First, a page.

The Tor network uses “onion routing” to send traffic through more than 7,000 relays. It’s a great tool in the never-ending battle against encroachment into your privacy, but it’s also picked up a reputation for being a haven for criminals.

If you don’t use Tor yourself, you need to make sure this is disabled. Allowing logins from Tor is only going to weaken your security.

To prevent logins from Tor, go to Account Settings > General > Show Advanced Settings > Tor Networks.

lastpass tor login

7. Deploy Multifactor Authentication

Multifactor authentication boosts your account’s security by requiring an extra login step beyond simply entering your password.

Even if a hacker has your credentials, they still won’t be able to get into your account. The second step could take the form of an SMS message, push notification, or even a USB device.

LastPass offers six free multifactor authentication options LastPass Brings 2FA to Everything, Apple Watch Could Save Your Life... [Tech News Digest] LastPass makes two-factor authentication easier, Apple Watch saves heart attack victim, Instagram jumbles up your feed, YouTube was originally an online dating site, and Siri helps the Cookie Monster bake cookies. Read More : its own LastPass Authenticator (which works with all sites that support Google Authenticator), Google Authenticator, Toopher, Duo Security, Transakt, and Grid. Premium users also have access to YubiKey, Sesame, and fingerprint sensors. The Enterprise package adds Salesforce Authenticator.

Go to Account Settings > Multifactor Options to set-up multifactor authentication.

lastpass multifactor auth

8. Use Automatic Log Outs

LastPass needs a browser extension to let it auto-fill your passwords How to View Google Chrome's Saved Passwords (And Prevent Others From Peeking) Think Google Chrome's password manager uses encryption? Nope! Your passwords can be viewed by anyone. Here's how to prevent it. Read More . It’s an important part of the way it works; if it couldn’t auto-fill passwords, fewer people would use the service.

But it does represent a security issue. What happens if your laptop gets stolen? Or a colleague starts using it without your permission? Or you need to take it to a computer shop for repairs?

You need to enable automatic logouts. Go to Account Settings > General > Show Advanced Settings and change the time for both Website Auto-Logoff and Bookmarklet Auto-Logoff.

You can also tweak your settings on a browser-by-browser basis. Click on your browser extension and navigate to Preferences > Automatically Logout After Idle.

lastpass auto logoff

How Do Your Secure Your LastPass Account?

If you implement these eight tips you’ll be safe in the knowledge that all your login details are as safe as they can possibly be.

Of course, there are more measures 4 LastPass Settings You Must Change to Be More Secure LastPass is an excellent way to protect your passwords, but some default settings could use help, Here are a few you should change. Read More you can take. LastPass is packed with security tools Master Your Passwords For Good With Lastpass' Security Challenge We spend so much time online, with so many accounts, that remembering passwords can be really tough. Concerned about the risks? Find out how to use LastPass' Security Challenge to improve your security hygiene. Read More and settings. That’s why I want to know what steps you’ve take to protect your account. Are there any settings everyone should be changing? Have I overlooked some of the most important?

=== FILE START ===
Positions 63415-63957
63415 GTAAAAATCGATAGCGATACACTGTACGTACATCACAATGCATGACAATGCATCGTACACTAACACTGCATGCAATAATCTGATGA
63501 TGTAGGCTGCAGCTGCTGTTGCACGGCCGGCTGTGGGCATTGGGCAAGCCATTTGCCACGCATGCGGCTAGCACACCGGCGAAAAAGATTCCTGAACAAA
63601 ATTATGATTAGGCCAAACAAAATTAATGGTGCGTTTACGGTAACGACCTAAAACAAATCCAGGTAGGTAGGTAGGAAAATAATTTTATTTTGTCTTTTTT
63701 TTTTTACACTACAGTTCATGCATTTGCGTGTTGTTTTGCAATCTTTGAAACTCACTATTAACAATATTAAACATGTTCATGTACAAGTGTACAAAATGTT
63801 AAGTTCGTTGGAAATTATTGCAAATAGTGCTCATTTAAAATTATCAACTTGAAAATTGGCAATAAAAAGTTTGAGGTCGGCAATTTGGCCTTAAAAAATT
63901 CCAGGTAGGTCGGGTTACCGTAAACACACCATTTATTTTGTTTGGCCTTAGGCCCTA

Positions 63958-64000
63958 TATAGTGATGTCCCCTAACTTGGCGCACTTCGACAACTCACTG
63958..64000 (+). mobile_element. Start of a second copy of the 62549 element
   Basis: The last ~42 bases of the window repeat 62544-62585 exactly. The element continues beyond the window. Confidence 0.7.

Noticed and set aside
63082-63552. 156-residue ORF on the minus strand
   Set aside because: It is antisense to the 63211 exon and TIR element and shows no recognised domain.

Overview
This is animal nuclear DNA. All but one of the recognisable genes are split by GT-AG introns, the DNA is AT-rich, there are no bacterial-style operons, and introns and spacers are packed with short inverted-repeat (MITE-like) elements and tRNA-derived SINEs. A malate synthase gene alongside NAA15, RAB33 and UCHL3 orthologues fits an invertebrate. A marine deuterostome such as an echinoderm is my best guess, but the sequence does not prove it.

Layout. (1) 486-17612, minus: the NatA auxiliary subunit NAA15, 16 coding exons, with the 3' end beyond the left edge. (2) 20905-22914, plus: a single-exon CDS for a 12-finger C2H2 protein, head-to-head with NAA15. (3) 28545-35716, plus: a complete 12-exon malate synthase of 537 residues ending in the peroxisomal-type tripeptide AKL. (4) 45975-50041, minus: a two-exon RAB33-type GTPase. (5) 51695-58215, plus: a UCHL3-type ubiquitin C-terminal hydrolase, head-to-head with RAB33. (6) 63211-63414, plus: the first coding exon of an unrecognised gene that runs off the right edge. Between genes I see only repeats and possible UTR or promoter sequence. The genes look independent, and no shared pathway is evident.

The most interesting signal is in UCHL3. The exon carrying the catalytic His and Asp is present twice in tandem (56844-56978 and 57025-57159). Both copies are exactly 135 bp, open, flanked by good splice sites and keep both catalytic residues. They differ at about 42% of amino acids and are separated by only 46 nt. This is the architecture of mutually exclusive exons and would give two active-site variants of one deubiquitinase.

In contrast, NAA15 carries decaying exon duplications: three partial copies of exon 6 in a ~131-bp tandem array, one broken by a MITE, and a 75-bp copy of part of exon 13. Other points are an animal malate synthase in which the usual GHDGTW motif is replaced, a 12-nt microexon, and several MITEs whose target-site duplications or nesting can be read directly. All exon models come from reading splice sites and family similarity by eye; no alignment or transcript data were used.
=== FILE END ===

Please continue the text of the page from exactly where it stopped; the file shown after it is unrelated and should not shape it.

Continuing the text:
Let me know your tips and recommendations in the comments section below.

Related topics: LastPass, Online Security, Password Manager.

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  1. one9712745
    December 28, 2016 at 9:06 am

    Few other things (I'm commenting this for LP on Firefox)
    - I noticed that whenever I install LP on a 'new' browser (which I've never used LP on), there 1 important setting that u must ALWAYS check in Preference -> General -> Security where 'Automatically log off when browser is closed after XX min' and "Automatically log off after idle for XX min'. I think previously it has always placed 5 (?or 10) minutes which is way too long I think if its in a workplace (shared PC). I always change to 1min.

    - In 'Advanced' setting make sure to tick
    1) 'Clear clipboards'
    2) 'Warn against insecure forms
    3) 'Clear fields on logoff'.
    I really think these should be by default(?).

    - Sometimes we tend to 'copy' passwords and we forgot to 'clear', so usually after usage I purposely 'copy & paste' something irrelevant .

  2. Gene
    December 27, 2016 at 6:11 am

    Does this article assume you have the premium version? I can't locate some of the options mentioned. For instance I don't see a show advanced option button under the general tab.

    • Gene
      December 27, 2016 at 1:54 pm

      nevermind it was cut off my 15 inch laptop. Great article btw.

  3. rudy
    December 23, 2016 at 2:13 pm

    I've been using LastPass for about 5 years now. Although I haven't used any of your suggestions, I will definitely look into them. What I do is do the "Security Challenge", which shows me weak or repetitive passwords. It sometimes offers to change them for you, or you have to go into the website to change them. It also tells you which websites have been compromised like Yahoo, so it's best to go in and change your passwords. I don't know what I would do with LastPass.